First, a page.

asteroid velocity reprise
by Ted Frimet
I attended a presentation on asteroid occultation and IOTA, hosted at Montclair State University, by NJAG member Albert Carcich. I found Alberts lecture and slide presentation on measuring asteroid size and shape to be very appealing, and an deceptively easy topic to grasp. A thought quickly developed. Could I use the results of one chord, instead of many, to rough estimate an asteroid diameter? Probably not, I’ve been told. Of course, you would have to be at midline, during measurement and lucky. And lacking the negative reports of the “shadow boundaries” during an an asteroid eclipsing a star, the results would be sketchy at best. In fact, I have been told that it is inherently flawed. I agree. Not knowing my head from my tail, I reached out, once more.
I reached out to IOTA membership, and they were very helpful. I was hopeful that knowing how to calculate an asteroid Vt, that the occultation shadow velocity would prove out a ratio, that might divulge its hidden metrics. Either there were no takers, or my education was so lacking that I failed to materialize the math. Probably the latter. As such, I am vying to move forward. I have attempted purchases on the cheap, used copies of: The “Explanatory Supplement to the Astronomical Almanac” by J. Meeus and “Textbook on Spherical Astronomy” by R.M. Green. And Astronomical Tables of the Sun, Moon, and Planets, by J. Meeus. Regretfully, I am unable to locate a copy of the Supplement to the Astronomical Almanac, at a low enough cost. However the Tables, and Textbook should confound and confuse me for a least a few months to come! UACNJ member, Kris Kootale, will set aside another tome, for me to borrow – Meeus’ Astronomical Algorithms, next time we meet on observers duty for 2018 at Jenny Jump.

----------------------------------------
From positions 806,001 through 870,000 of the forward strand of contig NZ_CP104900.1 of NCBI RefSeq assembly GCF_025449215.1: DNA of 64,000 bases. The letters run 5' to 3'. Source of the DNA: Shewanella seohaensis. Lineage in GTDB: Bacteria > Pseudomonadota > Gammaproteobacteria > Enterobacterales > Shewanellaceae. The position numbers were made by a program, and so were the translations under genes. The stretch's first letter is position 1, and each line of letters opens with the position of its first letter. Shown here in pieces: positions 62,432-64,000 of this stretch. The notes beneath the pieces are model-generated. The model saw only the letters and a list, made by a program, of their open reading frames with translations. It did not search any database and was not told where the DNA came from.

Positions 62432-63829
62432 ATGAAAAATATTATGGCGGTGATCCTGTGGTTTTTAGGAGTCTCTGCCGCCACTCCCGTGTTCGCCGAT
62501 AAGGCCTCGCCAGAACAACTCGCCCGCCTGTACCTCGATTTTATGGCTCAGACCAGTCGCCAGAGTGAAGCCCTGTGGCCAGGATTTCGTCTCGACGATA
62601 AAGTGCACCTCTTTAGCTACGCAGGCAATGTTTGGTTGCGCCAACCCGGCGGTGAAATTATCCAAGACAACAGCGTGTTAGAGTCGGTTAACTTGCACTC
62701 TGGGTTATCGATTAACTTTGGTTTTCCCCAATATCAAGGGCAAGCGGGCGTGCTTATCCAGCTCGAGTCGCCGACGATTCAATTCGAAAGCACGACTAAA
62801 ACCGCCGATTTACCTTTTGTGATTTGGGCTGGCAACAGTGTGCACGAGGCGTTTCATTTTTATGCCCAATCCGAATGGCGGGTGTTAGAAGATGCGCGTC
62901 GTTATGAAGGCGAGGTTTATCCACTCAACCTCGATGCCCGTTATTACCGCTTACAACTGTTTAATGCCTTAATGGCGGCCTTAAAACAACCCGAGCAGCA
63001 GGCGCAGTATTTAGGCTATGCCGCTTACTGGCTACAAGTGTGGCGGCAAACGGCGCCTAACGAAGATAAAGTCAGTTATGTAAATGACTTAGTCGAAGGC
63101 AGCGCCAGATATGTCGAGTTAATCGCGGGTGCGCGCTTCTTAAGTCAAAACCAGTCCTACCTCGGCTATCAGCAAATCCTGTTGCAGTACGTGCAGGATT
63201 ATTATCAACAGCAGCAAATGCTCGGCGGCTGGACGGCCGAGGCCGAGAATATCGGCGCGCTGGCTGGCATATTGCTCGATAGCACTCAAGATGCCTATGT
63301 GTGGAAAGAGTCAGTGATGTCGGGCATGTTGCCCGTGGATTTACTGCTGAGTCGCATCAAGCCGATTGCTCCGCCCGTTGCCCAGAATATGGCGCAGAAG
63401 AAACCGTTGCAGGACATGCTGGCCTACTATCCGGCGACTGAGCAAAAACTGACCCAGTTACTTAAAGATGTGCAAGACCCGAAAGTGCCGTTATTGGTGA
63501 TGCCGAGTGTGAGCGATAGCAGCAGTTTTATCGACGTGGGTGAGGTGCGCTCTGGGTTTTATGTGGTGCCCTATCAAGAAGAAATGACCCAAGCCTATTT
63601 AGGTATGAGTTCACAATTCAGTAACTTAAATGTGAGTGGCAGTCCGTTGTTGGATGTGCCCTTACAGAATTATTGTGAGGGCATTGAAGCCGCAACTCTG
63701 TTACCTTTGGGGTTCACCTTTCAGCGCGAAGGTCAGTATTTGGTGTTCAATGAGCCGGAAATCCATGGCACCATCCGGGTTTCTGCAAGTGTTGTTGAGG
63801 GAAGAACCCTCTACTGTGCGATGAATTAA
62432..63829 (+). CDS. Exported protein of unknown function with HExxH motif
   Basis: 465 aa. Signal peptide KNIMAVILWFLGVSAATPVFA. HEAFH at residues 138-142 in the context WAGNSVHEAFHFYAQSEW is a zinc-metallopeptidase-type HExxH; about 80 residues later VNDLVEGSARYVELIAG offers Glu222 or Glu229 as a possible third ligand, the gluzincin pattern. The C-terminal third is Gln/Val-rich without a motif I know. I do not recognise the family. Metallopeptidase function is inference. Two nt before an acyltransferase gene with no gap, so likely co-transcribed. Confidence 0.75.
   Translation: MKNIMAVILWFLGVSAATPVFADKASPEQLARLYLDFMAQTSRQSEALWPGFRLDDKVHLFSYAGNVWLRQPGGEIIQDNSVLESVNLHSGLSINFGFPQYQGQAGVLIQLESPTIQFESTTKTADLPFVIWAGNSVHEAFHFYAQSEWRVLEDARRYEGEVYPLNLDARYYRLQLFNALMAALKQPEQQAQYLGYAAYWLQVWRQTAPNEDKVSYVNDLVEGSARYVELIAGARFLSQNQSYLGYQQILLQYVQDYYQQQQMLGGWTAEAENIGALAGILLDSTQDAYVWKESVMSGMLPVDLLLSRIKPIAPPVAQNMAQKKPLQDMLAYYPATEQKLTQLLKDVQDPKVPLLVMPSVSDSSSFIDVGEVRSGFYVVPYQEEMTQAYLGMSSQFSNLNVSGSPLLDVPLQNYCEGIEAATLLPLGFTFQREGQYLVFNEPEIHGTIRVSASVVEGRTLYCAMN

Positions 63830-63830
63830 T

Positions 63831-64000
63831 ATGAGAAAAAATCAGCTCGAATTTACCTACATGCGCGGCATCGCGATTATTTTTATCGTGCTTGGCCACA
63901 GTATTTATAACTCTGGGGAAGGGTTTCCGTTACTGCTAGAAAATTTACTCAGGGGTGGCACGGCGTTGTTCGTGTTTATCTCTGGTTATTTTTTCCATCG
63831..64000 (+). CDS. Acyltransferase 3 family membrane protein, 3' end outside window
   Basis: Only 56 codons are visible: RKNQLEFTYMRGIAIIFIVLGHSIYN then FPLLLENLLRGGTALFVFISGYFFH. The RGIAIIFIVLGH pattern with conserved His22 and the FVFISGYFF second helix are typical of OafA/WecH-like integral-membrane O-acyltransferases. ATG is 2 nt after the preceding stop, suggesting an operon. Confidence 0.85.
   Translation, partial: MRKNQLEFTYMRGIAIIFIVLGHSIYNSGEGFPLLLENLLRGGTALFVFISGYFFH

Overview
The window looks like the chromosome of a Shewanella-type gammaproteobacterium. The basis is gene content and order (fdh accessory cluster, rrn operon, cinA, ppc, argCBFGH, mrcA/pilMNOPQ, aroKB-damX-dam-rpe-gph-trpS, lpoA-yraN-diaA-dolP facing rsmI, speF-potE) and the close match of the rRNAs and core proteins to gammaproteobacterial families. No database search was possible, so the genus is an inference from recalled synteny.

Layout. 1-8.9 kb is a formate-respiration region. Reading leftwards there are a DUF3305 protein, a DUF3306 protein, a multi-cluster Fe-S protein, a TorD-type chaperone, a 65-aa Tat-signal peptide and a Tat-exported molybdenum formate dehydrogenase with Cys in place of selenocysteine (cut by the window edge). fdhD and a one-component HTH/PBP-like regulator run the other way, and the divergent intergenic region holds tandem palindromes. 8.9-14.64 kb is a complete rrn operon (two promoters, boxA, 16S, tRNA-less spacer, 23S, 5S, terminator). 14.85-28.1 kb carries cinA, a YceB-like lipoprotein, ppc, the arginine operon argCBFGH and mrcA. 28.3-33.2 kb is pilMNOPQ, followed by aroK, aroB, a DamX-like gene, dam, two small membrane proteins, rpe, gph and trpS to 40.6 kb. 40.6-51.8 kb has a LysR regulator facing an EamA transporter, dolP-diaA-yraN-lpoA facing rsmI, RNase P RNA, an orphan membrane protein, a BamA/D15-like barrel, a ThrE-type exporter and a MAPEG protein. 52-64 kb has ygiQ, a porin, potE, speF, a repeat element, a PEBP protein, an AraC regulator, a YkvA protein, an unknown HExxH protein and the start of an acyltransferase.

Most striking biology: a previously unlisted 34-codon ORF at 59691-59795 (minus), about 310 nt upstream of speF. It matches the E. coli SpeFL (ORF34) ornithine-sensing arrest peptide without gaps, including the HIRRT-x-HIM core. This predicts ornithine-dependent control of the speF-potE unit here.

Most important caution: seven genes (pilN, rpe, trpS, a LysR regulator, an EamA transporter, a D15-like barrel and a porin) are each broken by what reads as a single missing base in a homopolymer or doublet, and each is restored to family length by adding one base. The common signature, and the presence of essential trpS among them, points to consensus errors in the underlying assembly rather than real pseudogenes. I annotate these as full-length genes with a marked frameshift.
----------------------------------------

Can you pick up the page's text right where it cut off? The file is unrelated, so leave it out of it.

I will have a tool at my disposal. It is the Occult program. Since the many supported algorithms are very complex, they do not lend themselves to easily being implemented by hand. Certainly not by me! Using Occult, however, I will have a proven staple to compare any results I obtain, otherwise. I should be downloading and fidgeting with software, before any of my books arrive from the U.K., or elsewhere.
There is NOVAS code, available on the Navy’s MIL website for occultation study. However it has been decades since I’ve used Fortran, and I don’t think it a good idea to reverse engineer any C programs. There is, as good fortune even smiles on us all from time to time – a Github site where the code sits ready for compilation. Here, too, I will take a pass, having decided on taking the longer road to knowledge. I am as foolish in my math pursuits, as I am at the eyepiece of a telescope. Perhaps, during my travels I will write snippets of Visual Basic code in .NET with a fully functioning interface. I own that skill. That might even help the next traveler on their way. The next IOTA meeting, in Suffern – NY, is a full week before NEAF. I plan to attend both.
Last AAAP meeting I reached out to membership, voicing my concerns on the CLEA software model, Astrometry of Asteroids. Member Matthew Rapp’s suggestion was fully grounded when he recommended using the sample files to learn from. Being Mac based, and confusing the install with previous software that was buggy, I had my concerns. I was happy to find out that I didn’t need to create a Virtual Machine to install Astrometry. My current installation of Bootcamp, running Windows 10, was more than sufficient. I did, however find it necessary to move forward with the more advanced Astrometry toolkit, which provided me with access to star catalogues not found in the student version.